Blackfish documentary sparks debate on keeping wild animals in captivity

From European royalty who owned private menageries to the average person visiting a zoo today, people around the world have been drawn to the beauty and mystery of wild animals. Whether for education, conservation or entertainment, animals from across the globe have been collected, bred and exhibited for all to see.

In the past few months there has been growing controversy about the impact of keeping these animals in captivity. The 2013 documentary “Blackfish,” directed by Gabriela Cowperthwaite, has caused an enormous amount of public outcry. The film initiated a debate on the morality of zoos and aquariums when it premiered on CNN and became available on Netflix.

“Blackfish” focuses on an orca whale named Tilikum and his life in captivity. Tilikum is no stranger to the public eye. He has entertained millions at aquariums, most famously at SeaWorld in Orlando, Fla. However, three deaths have been attributed to Tilikum: Keltie Byrne, Daniel Dukes, and most recently, Dawn Brancheau in February of 2010. There has been debate over the captivity of large animals like Tilikum because it is believed the space and resources they require cannot be duplicated in a captive environment, which can be mentally and physically detrimental to them.

“I think the larger issue, which many animal activists are neglecting, is protecting our oceans and those animals that are still in the wild. The animals currently in captivity cannot be released,” said Andrew Alba, a graduate research and teaching assistant at MU who has experience working in AZA-accredited zoos. “Some may argue that we should stop breeding them to phase out orcas in captivity, but given that family units are so important in these animals, others may argue that there are serious animal welfare issues with restricting reproduction.”

Following the popularity of “Blackfish,” an incident occurred in February 2014 at the Copenhagen Zoo in Denmark that sparked worldwide outrage. The zoo euthanized a healthy young giraffe, named Marius, because he was not considered to be genetically valuable to the current breeding population. According to the Copenhagen Zoo, interbreeding still would have occurred if had Marius been transferred to another zoo in Europe.

After euthanizing the young giraffe, staff at the Copenhagen Zoo carried out the autopsy of the giraffe in front of zoo visitors. The remains of the giraffe were then fed to carnivores at the zoo in front of zoo guests. According to a publication by the Copenhagen Zoo, euthanizing the giraffe was the only viable option.

The Copenhagen Zoo is one of 300 zoos across Europe that are members of the European Association of Zoos and Aquaria, or EAZA. Each zoo in the association agrees to abide by certain regulations, including working on a scientific basis and ensuring animal welfare.

“The Copenhagen Zoo is well known for the quality of its conservation programs,” said Kris Vehrs, executive director of the AZA. “The facility is a member of the European Association of Zoos and Aquariums, and their programs and procedures vary from those of the AZA.”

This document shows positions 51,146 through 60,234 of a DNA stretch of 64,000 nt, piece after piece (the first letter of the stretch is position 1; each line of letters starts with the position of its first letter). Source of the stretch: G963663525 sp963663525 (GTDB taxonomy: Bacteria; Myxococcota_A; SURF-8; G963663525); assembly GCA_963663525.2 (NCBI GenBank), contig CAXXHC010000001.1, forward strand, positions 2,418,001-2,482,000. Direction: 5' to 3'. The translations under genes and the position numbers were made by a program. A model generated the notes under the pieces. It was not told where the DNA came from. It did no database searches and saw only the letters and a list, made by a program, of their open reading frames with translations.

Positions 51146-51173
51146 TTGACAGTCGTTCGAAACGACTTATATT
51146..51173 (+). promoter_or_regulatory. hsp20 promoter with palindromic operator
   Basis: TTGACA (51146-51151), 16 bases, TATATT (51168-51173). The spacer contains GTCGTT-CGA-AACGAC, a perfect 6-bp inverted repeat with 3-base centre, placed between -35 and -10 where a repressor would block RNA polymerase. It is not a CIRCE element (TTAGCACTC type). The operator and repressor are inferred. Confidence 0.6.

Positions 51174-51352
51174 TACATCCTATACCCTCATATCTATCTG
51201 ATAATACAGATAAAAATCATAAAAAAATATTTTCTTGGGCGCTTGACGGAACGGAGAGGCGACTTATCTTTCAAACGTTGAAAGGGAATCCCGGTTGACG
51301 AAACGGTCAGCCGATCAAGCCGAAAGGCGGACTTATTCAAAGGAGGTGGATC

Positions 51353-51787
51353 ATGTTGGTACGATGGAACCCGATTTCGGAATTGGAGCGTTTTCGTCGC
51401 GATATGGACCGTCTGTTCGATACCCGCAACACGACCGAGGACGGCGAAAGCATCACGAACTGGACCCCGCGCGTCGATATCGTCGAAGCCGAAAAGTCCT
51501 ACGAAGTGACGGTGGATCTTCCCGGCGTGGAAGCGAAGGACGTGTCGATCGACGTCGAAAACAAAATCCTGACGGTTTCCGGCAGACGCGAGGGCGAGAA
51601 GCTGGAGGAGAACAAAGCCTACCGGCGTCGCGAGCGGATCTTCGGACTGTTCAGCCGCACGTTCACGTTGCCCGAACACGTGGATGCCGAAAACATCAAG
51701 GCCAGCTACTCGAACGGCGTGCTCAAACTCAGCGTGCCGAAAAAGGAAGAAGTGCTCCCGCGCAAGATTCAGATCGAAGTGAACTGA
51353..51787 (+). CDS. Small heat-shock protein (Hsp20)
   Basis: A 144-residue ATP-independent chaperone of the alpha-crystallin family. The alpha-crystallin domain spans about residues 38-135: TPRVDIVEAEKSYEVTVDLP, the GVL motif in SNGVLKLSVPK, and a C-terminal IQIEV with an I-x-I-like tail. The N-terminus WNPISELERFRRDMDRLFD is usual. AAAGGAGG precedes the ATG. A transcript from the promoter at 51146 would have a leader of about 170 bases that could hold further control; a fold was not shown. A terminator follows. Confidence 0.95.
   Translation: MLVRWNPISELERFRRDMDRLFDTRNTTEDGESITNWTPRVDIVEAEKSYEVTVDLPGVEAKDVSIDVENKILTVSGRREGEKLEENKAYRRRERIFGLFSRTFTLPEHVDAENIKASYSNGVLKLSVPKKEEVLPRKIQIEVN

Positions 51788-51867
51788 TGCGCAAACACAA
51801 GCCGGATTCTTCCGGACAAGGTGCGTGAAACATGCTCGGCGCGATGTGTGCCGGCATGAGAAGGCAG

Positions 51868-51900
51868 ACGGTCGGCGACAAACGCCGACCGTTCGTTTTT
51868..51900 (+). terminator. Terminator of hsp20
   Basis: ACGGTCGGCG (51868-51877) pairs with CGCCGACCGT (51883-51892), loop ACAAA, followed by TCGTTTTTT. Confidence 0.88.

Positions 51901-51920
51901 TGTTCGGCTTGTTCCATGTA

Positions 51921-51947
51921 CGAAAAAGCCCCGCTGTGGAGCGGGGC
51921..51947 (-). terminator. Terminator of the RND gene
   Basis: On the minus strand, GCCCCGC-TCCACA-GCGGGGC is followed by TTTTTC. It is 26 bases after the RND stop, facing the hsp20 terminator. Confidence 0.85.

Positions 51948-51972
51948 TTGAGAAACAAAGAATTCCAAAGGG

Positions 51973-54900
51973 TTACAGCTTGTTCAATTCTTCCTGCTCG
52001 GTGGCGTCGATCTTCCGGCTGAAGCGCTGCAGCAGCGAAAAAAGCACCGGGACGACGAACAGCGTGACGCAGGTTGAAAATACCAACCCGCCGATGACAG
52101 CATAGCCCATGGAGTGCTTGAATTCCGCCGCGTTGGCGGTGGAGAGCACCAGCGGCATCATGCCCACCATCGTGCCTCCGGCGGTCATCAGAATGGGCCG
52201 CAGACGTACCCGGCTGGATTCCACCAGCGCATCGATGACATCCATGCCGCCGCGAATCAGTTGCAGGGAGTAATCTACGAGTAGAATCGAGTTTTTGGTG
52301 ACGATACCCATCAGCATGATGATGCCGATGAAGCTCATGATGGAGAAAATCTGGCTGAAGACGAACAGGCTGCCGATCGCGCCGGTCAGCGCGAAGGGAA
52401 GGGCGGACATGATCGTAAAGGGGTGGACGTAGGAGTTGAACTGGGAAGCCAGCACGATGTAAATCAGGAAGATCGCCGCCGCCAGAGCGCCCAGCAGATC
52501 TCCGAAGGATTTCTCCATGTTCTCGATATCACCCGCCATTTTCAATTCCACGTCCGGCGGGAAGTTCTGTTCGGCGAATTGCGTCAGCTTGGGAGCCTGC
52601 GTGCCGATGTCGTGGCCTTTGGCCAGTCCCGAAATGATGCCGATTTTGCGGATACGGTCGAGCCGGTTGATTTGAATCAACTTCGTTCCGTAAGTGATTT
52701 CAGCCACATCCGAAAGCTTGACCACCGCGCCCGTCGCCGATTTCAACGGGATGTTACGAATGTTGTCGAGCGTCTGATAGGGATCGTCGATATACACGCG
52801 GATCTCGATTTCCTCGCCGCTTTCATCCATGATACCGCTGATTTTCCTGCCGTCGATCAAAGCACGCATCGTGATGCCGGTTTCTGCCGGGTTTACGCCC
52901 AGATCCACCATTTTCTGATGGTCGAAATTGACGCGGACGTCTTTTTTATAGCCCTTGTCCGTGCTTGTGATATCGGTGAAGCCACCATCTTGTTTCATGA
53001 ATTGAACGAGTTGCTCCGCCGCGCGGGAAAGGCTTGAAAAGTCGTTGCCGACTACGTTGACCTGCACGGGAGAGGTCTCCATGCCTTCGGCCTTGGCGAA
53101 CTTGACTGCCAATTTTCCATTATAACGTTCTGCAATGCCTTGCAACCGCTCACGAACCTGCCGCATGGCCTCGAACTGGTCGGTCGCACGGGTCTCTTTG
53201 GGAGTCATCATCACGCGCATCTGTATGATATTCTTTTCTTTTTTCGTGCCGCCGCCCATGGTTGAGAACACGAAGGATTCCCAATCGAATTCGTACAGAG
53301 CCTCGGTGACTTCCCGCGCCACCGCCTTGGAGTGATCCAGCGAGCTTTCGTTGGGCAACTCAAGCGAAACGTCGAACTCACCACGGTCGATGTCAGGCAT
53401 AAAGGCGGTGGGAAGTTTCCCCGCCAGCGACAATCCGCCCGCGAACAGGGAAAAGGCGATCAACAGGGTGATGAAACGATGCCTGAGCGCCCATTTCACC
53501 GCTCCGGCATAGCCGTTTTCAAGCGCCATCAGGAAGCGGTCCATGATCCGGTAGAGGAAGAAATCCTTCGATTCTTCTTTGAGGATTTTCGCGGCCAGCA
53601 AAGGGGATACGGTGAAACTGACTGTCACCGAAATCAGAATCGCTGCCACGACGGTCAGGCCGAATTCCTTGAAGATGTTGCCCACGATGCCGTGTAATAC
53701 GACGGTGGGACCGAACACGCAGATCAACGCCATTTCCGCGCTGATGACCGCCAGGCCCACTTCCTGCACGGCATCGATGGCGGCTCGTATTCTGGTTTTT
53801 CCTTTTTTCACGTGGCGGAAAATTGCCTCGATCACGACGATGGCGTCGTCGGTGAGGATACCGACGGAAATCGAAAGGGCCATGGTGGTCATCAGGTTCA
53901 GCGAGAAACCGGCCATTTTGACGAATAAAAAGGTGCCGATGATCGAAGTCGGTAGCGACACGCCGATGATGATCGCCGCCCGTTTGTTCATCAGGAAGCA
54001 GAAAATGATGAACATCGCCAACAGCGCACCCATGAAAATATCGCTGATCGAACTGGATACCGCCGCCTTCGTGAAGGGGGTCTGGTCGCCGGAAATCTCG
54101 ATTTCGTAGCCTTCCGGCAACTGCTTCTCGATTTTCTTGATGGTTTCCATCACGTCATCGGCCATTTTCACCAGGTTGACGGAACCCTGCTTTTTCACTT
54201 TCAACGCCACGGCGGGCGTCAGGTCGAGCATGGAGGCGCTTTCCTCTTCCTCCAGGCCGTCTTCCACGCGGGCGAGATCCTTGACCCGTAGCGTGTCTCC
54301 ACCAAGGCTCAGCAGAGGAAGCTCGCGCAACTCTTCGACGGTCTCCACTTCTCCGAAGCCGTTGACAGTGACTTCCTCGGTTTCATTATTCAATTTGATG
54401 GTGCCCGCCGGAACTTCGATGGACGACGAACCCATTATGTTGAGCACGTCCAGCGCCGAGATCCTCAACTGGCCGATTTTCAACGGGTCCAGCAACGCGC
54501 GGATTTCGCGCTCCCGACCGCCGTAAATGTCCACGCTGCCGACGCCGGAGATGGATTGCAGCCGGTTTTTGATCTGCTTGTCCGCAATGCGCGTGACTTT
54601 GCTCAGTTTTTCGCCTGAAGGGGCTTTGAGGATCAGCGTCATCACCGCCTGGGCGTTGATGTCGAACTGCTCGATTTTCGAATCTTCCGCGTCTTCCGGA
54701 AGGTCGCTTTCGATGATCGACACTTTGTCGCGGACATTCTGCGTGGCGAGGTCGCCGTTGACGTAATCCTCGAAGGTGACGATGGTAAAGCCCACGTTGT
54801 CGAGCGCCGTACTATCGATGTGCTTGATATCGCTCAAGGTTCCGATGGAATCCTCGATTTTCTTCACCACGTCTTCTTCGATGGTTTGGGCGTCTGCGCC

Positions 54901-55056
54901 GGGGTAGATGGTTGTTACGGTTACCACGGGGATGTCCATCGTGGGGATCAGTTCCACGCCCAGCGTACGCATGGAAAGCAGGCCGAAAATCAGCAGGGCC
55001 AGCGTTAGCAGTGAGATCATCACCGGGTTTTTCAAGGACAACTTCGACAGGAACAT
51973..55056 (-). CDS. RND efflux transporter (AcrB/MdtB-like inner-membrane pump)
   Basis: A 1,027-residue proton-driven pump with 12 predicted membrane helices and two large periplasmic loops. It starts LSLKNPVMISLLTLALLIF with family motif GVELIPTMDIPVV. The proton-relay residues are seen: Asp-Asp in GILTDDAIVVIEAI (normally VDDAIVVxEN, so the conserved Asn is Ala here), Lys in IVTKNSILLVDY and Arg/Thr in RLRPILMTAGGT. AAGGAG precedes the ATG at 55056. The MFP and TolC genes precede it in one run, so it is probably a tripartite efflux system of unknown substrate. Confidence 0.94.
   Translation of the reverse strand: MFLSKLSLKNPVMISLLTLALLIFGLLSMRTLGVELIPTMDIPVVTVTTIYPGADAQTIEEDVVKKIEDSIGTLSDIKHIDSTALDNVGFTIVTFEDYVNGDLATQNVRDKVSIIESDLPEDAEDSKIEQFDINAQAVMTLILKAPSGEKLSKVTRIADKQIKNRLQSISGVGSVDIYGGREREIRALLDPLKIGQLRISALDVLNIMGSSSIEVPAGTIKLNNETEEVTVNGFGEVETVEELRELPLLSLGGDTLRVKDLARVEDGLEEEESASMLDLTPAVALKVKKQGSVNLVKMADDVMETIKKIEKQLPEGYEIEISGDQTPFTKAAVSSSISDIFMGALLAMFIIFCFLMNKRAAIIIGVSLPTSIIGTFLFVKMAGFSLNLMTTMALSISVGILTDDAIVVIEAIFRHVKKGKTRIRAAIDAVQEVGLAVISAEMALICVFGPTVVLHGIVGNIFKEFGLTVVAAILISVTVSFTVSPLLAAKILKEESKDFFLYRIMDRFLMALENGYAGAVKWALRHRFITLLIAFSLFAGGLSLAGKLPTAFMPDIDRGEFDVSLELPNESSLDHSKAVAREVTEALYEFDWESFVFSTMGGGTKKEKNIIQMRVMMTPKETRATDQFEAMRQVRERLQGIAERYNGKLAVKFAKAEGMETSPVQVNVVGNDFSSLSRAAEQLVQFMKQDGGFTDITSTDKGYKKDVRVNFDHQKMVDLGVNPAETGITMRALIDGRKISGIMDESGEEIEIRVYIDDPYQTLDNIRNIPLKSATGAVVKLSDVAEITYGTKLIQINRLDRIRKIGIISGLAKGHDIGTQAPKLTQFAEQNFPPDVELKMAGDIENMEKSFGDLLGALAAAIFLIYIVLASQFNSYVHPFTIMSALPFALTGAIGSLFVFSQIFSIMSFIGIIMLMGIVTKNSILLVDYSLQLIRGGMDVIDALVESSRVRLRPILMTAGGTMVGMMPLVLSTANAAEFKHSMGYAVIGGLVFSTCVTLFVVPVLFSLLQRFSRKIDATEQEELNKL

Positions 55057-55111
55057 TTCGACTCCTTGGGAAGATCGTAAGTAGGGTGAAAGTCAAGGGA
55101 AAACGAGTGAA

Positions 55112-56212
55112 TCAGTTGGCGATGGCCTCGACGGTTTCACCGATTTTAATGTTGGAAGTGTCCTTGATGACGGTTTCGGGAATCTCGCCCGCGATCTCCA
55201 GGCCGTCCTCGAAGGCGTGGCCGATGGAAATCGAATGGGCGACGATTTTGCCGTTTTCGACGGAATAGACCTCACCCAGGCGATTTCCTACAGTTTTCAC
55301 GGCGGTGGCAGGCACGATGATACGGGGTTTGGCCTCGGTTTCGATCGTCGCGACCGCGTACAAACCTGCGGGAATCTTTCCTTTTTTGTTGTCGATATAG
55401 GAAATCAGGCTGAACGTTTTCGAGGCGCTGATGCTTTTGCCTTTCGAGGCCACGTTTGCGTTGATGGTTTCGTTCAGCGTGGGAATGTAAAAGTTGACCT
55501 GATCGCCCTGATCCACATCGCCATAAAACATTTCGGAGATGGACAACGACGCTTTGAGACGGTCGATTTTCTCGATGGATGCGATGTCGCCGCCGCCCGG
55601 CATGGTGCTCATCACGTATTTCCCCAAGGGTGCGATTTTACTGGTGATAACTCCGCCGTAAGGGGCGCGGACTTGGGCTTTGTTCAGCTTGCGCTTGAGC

In North America, the Association of Zoos and Aquariums, or AZA, released a formal statement regarding the euthanasia of the giraffe at the Copenhagen Zoo. According to the statement, “Incidents of that sort do not happen at AZA-accredited zoos and aquariums.” The AZA has a carefully managed breeding program for each species and an intricate system of exchanging animals between zoos.

“The zoo industry has tried to react with public statements that they can make explaining what practices they do and don’t use and why those practices are being used,” said Trista Strauch, an MU assistant teaching professor and coordinator of the captive wild animal management minor. “They try to add whatever scientific or management information has contributed to making those decisions.”

Conditions in zoos and aquariums have been improving for decades, but according to some, reforms should still be made to increase the quality of life for the animals.

“There is always room for improvement, especially in non-AZA zoos, but the number one goal is perfecting how they take care of their animals,” Alba said. “Zoos are making improvements, as well as putting more and more emphasis on science and research.”

New legislation is currently being debated in California surrounding orca whales in captivity. The Orca Welfare and Health Act, or AB 2140, has recently been presented by State Assemblyman Richard Bloom. This act would mandate that all use of orca whales for entertainment to cease. The orcas would be put into retirement and placed in sea pens to improve their mental and physical health.

With activists and reforms bombarding lawmakers and the zoo industry, only time will tell what the future has in store for captive animals in the United States.

Sean McNealy

About the Author Sean McNealy

I’m Sean McNealy, a sophomore at MU from Rockford, Ill., and I am new to the science and agricultural journalism program. I came into Mizzou as a fisheries and wildlife sciences major, but decided during my sophomore year to also pursue a degree in science and agricultural journalism. Proximity to both large metropolises, such as Chicago and Milwaukee, and unique state parks, really fostered my love for the city and for the outdoors. This led to my desire to pursue a degree I could apply to both rural and urban settings. I found science and agricultural journalism and thought it would be a great way spread the message of conservation, something that is very important to me. I currently don’t have a set career or profession I would like to go into, but as long as I’m happy doing what I love, I’m open to anything.